There is nothing uncomfortable about the fact that Mayor Michael Bloomberg likes women. Especially women in high heels. Especially Christine Quinn.
Remember that New York Magazine profile when Quinn commented that the mayor “likes me in high heels” and would “yell at” her when she wore flats? Well Bloomberg would like you to forget that; he later told a reporter who asked about it that it was an ongoing “joke” between him and Quinn, a failed New York City mayoral candidate and current speaker of the New York City Council.
To underscore just how hilarious it is that he prefers his female subordinates in heels, he made the point again in a newly published conversation with The New Yorker‘s Rebecca Mead. “I like women and I think that they look stunning in high heels — not that they look bad without high heels. I wouldn’t criticize anybody,” Bloomberg said, at party celebrating a memoir written by Jimmy Choo cofounder Tamara Mellon. “But, if I were a woman, I think I would wear high heels.”
He does not, however, wish it were a standard fashion item for men, he added. No no, then he might actually have to wear them. Heels are strictly for women.
“I just like women,” he added.
Nothing uncomfortable about that at all!
Another person who likes convenient alternate realities? That would be failed New York City mayoral candidate and irrepressible sexter Anthony Weiner, as TPM pointed out.
“Maybe if the Internet didn’t exist? Like, if I was running in 1955? I’d probably get elected mayor,” he told GQ magazine in an interview published Thursday.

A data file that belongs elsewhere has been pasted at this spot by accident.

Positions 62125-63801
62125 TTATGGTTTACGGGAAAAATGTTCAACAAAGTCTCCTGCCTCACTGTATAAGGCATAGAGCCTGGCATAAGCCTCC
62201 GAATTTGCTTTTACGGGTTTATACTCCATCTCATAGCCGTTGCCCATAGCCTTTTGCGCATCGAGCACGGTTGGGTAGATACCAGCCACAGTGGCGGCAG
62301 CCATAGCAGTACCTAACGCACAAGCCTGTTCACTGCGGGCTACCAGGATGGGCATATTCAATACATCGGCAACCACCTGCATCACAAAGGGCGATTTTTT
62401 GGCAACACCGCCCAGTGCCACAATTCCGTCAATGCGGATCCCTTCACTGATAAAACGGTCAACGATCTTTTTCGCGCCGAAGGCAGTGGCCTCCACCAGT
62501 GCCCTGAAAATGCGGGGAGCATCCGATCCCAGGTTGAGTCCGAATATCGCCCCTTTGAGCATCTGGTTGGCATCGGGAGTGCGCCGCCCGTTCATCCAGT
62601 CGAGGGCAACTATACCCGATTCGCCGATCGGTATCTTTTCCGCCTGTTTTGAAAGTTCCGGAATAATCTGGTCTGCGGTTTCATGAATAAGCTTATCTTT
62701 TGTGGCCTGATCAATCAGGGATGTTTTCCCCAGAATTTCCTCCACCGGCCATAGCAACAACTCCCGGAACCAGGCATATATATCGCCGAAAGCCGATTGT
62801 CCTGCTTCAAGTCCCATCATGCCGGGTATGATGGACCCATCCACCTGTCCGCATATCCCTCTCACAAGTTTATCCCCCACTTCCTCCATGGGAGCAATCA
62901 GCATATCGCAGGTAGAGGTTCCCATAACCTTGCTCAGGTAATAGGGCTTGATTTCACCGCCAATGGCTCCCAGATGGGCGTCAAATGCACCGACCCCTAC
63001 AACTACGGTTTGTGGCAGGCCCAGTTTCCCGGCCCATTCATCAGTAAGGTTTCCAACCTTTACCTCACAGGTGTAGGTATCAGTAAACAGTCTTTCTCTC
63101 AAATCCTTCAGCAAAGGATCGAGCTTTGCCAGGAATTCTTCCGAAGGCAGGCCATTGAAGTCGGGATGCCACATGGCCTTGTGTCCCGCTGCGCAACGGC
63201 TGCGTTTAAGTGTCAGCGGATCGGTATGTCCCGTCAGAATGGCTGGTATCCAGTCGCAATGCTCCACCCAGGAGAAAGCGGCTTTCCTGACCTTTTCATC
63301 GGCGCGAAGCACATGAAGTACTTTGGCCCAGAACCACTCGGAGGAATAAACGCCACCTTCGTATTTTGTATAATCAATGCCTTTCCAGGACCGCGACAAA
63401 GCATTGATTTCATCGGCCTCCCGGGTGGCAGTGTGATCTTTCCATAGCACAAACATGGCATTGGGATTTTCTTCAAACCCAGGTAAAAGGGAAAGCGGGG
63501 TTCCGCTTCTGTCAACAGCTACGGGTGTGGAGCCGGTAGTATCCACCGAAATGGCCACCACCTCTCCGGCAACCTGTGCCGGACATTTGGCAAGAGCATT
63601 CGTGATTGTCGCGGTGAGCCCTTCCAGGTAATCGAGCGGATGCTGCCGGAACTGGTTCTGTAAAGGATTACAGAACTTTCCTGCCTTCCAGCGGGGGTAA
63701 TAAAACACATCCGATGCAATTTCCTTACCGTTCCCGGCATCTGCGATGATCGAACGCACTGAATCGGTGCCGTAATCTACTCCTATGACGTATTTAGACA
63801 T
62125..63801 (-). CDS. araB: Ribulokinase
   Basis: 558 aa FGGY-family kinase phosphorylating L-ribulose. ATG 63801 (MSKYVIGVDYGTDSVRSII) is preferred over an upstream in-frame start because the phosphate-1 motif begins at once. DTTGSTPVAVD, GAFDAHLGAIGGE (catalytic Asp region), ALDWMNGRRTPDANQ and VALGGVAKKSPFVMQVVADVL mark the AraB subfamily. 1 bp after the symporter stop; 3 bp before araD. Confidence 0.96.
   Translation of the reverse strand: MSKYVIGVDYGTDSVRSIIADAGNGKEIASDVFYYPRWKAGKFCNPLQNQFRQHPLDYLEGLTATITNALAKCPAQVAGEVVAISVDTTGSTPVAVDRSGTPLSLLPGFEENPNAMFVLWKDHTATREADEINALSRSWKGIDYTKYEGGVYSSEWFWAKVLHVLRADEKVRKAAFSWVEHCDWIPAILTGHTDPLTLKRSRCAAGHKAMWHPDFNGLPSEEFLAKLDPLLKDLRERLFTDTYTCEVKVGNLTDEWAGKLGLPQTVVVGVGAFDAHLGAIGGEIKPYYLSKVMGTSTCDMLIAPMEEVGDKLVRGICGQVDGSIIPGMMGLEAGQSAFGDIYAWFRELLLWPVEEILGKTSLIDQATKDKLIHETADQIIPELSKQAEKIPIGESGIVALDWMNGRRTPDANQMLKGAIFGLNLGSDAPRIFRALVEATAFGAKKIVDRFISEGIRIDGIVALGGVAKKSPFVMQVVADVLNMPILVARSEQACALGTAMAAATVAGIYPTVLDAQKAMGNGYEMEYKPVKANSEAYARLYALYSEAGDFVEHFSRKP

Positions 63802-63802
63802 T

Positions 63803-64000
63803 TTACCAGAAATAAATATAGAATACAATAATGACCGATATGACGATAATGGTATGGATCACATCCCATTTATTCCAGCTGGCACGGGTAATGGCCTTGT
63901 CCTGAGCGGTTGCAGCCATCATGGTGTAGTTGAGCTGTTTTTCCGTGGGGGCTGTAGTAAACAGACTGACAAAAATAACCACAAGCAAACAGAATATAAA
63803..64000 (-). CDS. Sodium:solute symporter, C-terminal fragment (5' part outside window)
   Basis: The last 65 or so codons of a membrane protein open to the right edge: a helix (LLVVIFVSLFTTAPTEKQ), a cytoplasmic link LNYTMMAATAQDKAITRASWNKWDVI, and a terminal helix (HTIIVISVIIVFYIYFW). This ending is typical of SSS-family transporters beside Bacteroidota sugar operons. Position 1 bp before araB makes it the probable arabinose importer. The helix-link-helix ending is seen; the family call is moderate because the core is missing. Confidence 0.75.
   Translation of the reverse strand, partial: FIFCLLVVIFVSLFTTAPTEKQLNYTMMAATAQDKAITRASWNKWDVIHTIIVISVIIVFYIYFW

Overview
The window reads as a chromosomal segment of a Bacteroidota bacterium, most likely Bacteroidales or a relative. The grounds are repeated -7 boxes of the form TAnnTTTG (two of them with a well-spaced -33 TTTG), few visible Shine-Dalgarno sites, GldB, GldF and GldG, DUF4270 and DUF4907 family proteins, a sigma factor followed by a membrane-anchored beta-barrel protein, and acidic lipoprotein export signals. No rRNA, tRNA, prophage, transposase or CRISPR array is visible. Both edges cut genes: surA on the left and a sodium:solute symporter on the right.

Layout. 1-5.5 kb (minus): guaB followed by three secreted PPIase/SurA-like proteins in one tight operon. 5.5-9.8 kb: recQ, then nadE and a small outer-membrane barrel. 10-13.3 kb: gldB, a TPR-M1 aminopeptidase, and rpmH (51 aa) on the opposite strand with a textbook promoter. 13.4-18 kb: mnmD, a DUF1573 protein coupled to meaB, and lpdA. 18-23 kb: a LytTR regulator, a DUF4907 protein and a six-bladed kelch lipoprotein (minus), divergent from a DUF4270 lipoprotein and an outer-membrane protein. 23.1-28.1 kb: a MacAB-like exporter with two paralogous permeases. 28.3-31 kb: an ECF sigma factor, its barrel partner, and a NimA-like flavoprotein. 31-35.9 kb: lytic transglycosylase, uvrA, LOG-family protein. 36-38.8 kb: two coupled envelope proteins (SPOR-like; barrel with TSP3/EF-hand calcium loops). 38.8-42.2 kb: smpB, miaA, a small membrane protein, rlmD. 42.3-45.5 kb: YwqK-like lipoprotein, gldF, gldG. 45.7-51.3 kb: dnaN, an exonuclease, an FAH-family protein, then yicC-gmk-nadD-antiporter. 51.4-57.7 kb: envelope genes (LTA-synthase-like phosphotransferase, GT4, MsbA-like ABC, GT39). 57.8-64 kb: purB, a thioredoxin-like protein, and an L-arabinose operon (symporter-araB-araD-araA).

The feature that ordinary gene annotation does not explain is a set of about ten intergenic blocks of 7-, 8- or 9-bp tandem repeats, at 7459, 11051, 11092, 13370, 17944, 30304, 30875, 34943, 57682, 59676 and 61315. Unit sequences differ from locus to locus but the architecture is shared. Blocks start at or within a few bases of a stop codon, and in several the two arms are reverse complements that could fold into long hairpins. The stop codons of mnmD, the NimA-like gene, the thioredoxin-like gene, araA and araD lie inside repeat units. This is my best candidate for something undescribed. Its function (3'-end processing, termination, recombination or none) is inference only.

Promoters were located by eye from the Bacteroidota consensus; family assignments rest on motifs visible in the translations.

Yes, either that or if he didn’t send strangers pictures of his junk.
H/t Kevin Murphy (@kcm74).
What We're Following See More »
"Even if House Republicans manage to get enough members of their party on board with the latest version of their health care bill, they will face another battle in the Senate: whether the bill complies with the chamber’s arcane ... Byrd rule, which stipulates all provisions in a reconciliation bill must affect federal spending and revenues in a way that is not merely incidental." Democrats should have the advantage in that fight, "unless the Senate pulls another 'nuclear option.'”
The House has passed a one-week spending bill that will avert a government shutdown which was set to begin at midnight. Lawmakers now have an extra week to come to a longer agreement which is expected to fund the government through the end of the fiscal year in September. The legislation now goes to the Senate, where it is expected to pass before President Trump signs it.
President Trump’s portrayal of an effort to funnel more Medicaid dollars to Puerto Rico as a "bailout" is complicating negotiations over a continuing resolution on the budget. "House Democrats are now requiring such assistance as a condition for supporting the continuing resolution," a position that the GOP leadership is amenable to. "But Mr. Trump’s apparent skepticism aligns him with conservative House Republicans inclined to view its request as a bailout, leaving the deal a narrow path to passage in Congress."
Democrats in the House are threatening to shut down the government if Republicans expedite a vote on a bill to repeal and replace Obamacare, said Democratic House Whip Steny Hoyer Thursday. Lawmakers have introduced a one-week spending bill to give themselves an extra week to reach a long-term funding deal, which seemed poised to pass easily. However, the White House is pressuring House Republicans to take a vote on their Obamacare replacement Friday to give Trump a legislative victory, though it is still not clear that they have the necessary votes to pass the health care bill. This could go down to the wire.